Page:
Starting a PowerShell DSL for WPF Apps

The problems

There is always a problem. In my case, I had two problems.

First, when I teach PowerShell, I mention that it’s a nice language for writing DSLs (domain-specific languages). If you want an in-depth look, Kevin Marquette has a great series on writing DSLs. I highly recommend reading it (and everything else he’s written). I’m going to cover some of the same material he did, but differently.

Anyway, back to the story. When I mention DSLs, I generally get a lot of blank stares. Then, I get to try to explain them, but I don’t have a great example (Pester, Psake, and DSC are a bit advanced). So I was looking for a DSL I could write that would be easy to explain, with the code and output straight-forward. That’s the first problem.

The second problem, again from teaching, is when I talk about writing GUIs. This is always a popular topic, and it’s a lot of fun to discuss the different options. I get asked about when it is a good idea to write a UI in PowerShell vs. when it would make more sense to do it in a managed language. My answer is something along the lines of “If it’s something simple like a data-entry form, then PowerShell is a great fit. If it has much complexity you are probably going to want to use C#.” I got thinking after teaching last November that writing a data-entry form in PowerShell really isn’t that easy.

PowerShell to the rescue!

I decided that I needed to remedy the situation. Writing a data-entry form (where we’re not super concerned about the look-and-feel) should be trivial.

My first thought was that I should be able to write something like this:

Window {
    TextBox FirstName
    TextBox LastName
    TextBox EmailAddress
}

And have PowerShell present you with a reasonable looking UI. After pressing Ok (Ok/Cancel would be added automatically), it would output an object with properties named FirstName, LastName, and EmailAddress.

The first swag at the code looked something like this (fwiw, this is a reconstruction, not the actual code).

First, the TextBox function:

function TextBox {
    [CmdletBinding()]
    Param($Name)
    $Properties = @{ Name = $name ;MinWidth=100}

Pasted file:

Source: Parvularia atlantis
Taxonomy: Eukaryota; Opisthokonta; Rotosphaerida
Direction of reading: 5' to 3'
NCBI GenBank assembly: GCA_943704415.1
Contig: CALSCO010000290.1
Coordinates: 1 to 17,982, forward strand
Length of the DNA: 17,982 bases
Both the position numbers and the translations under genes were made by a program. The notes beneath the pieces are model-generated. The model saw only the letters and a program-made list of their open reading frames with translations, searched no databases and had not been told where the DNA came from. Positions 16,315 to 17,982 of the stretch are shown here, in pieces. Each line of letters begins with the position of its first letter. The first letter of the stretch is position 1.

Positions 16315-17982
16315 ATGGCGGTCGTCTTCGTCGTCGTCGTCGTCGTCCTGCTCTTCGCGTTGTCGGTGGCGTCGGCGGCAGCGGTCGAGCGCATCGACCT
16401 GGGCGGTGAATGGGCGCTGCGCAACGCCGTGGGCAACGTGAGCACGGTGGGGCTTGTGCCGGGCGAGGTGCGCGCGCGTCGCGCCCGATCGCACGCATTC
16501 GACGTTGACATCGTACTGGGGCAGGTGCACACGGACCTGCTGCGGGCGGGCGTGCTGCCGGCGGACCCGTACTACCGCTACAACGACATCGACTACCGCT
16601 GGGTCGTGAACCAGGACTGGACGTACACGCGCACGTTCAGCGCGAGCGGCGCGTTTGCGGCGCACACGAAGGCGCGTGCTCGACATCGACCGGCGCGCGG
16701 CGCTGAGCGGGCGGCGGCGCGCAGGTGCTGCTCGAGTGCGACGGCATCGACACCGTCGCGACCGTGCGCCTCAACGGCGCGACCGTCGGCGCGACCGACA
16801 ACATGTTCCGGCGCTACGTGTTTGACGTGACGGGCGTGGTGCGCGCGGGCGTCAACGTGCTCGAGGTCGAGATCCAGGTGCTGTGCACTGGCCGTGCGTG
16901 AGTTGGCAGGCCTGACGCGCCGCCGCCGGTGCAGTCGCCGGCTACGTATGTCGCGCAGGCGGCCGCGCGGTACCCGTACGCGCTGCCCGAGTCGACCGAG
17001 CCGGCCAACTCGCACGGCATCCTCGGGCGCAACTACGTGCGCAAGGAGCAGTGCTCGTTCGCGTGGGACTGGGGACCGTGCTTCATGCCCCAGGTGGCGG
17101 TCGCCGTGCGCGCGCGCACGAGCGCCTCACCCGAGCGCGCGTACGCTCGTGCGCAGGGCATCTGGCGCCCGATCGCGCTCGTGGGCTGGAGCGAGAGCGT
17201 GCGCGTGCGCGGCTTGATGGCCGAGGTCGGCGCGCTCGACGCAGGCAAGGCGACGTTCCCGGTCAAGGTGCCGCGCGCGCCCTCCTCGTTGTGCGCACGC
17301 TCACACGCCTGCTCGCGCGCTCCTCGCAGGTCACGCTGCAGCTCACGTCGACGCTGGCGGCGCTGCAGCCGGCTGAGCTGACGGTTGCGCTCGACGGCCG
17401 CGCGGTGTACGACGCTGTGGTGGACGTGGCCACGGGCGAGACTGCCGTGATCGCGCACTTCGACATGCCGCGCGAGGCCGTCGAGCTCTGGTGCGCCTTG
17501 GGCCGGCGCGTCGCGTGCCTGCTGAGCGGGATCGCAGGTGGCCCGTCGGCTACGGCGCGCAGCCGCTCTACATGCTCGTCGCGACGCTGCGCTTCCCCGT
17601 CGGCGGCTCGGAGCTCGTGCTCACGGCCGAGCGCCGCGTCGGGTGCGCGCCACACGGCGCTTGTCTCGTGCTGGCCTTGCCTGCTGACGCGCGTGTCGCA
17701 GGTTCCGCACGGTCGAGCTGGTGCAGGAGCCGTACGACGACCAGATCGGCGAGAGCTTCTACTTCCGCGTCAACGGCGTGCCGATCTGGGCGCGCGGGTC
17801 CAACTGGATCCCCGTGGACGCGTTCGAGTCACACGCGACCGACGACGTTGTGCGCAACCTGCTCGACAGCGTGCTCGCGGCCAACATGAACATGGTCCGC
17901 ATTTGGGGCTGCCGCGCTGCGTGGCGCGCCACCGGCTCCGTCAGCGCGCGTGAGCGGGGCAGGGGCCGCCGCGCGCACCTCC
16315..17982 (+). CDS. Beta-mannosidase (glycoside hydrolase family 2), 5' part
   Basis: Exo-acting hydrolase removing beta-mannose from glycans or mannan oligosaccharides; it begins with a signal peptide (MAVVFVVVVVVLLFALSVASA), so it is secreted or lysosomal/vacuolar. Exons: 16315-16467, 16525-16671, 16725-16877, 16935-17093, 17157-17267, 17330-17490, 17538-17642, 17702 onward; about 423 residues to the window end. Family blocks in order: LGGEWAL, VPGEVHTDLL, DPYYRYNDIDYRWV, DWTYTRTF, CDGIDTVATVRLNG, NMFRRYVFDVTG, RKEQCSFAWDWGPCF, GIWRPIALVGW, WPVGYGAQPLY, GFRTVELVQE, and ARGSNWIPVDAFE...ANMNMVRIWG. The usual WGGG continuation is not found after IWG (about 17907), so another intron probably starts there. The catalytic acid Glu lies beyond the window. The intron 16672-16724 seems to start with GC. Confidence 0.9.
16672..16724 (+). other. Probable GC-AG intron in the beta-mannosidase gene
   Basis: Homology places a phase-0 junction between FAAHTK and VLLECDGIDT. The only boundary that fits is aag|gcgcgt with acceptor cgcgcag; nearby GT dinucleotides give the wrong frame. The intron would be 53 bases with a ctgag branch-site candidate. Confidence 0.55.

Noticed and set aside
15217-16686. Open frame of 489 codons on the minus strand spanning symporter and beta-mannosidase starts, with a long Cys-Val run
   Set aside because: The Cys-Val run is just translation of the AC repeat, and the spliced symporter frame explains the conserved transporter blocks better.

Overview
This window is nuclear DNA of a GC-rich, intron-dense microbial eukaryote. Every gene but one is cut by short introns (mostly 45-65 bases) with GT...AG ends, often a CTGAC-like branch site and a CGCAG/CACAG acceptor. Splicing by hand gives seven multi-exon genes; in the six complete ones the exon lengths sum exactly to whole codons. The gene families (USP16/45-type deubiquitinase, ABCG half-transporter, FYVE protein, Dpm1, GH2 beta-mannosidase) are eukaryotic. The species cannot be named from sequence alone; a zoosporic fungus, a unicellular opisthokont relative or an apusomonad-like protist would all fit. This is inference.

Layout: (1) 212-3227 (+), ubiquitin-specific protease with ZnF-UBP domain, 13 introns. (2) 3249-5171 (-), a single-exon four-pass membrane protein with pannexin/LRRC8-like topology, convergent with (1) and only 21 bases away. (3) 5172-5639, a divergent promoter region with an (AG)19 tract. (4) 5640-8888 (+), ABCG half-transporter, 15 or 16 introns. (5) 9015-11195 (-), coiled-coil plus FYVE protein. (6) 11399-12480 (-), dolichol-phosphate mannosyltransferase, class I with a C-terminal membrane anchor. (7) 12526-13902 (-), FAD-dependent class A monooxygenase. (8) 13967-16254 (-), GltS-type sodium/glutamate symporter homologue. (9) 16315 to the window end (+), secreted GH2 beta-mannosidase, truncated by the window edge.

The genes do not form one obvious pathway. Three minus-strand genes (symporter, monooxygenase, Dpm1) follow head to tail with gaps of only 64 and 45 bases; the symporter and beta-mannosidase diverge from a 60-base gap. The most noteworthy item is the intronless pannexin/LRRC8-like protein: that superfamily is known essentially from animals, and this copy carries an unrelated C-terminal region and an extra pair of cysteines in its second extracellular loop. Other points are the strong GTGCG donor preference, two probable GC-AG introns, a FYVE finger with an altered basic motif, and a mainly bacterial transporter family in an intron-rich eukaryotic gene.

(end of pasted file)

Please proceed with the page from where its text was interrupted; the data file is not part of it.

New-Object System.Windows.Controls.TextBox -Property $properties
}

That’s pretty simple. It takes the name as a parameter and outputs a textbox with that name.

The Window function is a bit trickier. The controls (textboxes and labels) are going to go in a 2-column grid (so we don’t have to fight hard with the layout).

Also, for now I’m going to leave off the ok/cancel buttons (so I also have to pretend you pressed ok), but this is a great start.

Here’s attempt 1 at the code:

Add-Type -AssemblyName PresentationFramework
function Window {
    [CmdletBinding()]
    Param($contents)
    $window = new-object system.windows.window -Property @{ SizeToContent = 'WidthAndHeight'}
    $grid = new-object System.Windows.Controls.Grid -Property @{Margin=10}

    $window.Content = $grid
    $grid.ColumnDefinitions.Add((new-object System.Windows.Controls.ColumnDefinition -property @{ Width = 'Auto'}))
    $grid.ColumnDefinitions.Add((new-object System.Windows.Controls.ColumnDefinition -property @{ Width = '*'}))
    $controls = & $Contents
    $row = 0
    foreach ($item in $controls) {
        $grid.RowDefinitions.Add((new-object System.Windows.Controls.RowDefinition ))
        $label = New-Object System.Windows.Controls.Label -Property @{Content = $item.Name}
        [System.Windows.Controls.Grid]::SetRow($label, $row)
        [System.Windows.Controls.Grid]::SetColumn($label, 0)
        $grid.Children.Add($label) | out-null

        [System.Windows.Controls.Grid]::SetRow($item, $row)
        [System.Windows.Controls.Grid]::SetColumn($item, 1)
        $grid.AddChild($item) | Out-Null
        $row++
    }
    if($window.ShowDialog() -or $true){
        $output=[Ordered]@{}
        foreach($item in $controls){
          $output[$item.Name]=$item.Text
        }
        [PSCustomObject]$output
      }
}

Most of the code is pretty straight-forward. I execute the $Contents parameter to get the controls. Then I loop through those and create labels in the first column and put the control in the second column.

After calling the ShowDialog() method on the window (and using -or $true to fake out the missing OK button), loop through the controls and output an object with properties and values harvested from the name and text of the controls.

Here’s what the example looks like when you run it:

 

 

 

 

Not a lot of code for that result.

What’s missing though?

  1. Only textboxes?  Need several other controls
  2. OK/Cancel
  3. with other controls, reading the text property won’t be a strategy
  4. Nested controls
  5. Populating controls
  6. Events
  7. ContextMenus
  8. Setting control properties

Stay tuned for more of this WPF DSL.

–Mike

P.S.  It has been pointed out to me that I didn’t explain what a DSL is.  For now, I’d point you to the Kevin Marquette articles I linked above.  I’ll post tomorrow with a quick “what is a DSL and why”.

2 Comments

  1. Pingback: Starting a PowerShell DSL for WPF Apps - PowerShell Station - How to Code .NET

  2. Pingback: Dew Drop - June 29, 2018 (#2756) - Morning Dew

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